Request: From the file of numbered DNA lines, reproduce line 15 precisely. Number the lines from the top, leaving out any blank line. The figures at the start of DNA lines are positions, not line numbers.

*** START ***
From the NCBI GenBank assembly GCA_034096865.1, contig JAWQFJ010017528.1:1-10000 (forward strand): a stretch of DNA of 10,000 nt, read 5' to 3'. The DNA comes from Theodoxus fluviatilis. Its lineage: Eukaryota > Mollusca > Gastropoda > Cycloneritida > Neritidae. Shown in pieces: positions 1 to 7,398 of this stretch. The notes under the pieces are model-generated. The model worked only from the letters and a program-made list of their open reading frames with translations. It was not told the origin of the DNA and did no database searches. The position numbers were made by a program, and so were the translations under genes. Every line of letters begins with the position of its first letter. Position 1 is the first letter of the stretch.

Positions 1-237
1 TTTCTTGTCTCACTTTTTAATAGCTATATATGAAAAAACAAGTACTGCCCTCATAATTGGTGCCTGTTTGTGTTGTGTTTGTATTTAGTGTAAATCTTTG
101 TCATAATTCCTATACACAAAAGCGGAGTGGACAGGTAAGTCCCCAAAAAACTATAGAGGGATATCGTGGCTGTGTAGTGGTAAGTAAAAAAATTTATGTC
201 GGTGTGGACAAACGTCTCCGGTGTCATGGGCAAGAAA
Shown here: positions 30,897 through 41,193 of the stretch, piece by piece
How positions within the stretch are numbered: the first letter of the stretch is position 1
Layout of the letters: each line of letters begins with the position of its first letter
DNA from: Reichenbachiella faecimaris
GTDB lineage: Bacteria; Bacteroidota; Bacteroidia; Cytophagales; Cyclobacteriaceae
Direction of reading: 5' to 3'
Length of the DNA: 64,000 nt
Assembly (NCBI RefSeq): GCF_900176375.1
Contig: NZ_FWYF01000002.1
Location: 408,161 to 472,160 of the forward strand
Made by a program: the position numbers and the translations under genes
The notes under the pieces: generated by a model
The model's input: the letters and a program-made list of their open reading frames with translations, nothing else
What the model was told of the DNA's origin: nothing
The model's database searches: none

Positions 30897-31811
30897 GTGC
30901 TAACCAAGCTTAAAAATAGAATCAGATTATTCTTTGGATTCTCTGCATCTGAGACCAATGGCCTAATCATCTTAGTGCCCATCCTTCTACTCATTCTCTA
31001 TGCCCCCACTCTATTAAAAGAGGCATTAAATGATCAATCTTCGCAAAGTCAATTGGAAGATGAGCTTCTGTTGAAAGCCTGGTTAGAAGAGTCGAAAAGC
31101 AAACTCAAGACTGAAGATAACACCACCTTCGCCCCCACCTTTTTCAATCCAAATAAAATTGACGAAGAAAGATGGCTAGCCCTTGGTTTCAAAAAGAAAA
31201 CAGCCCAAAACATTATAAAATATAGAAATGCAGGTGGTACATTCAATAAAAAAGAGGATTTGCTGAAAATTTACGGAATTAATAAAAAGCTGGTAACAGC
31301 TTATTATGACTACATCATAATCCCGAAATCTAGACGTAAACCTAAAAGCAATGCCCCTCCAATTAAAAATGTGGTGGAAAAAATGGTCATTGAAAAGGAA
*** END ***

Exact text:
Location: 408,161 to 472,160 of the forward strand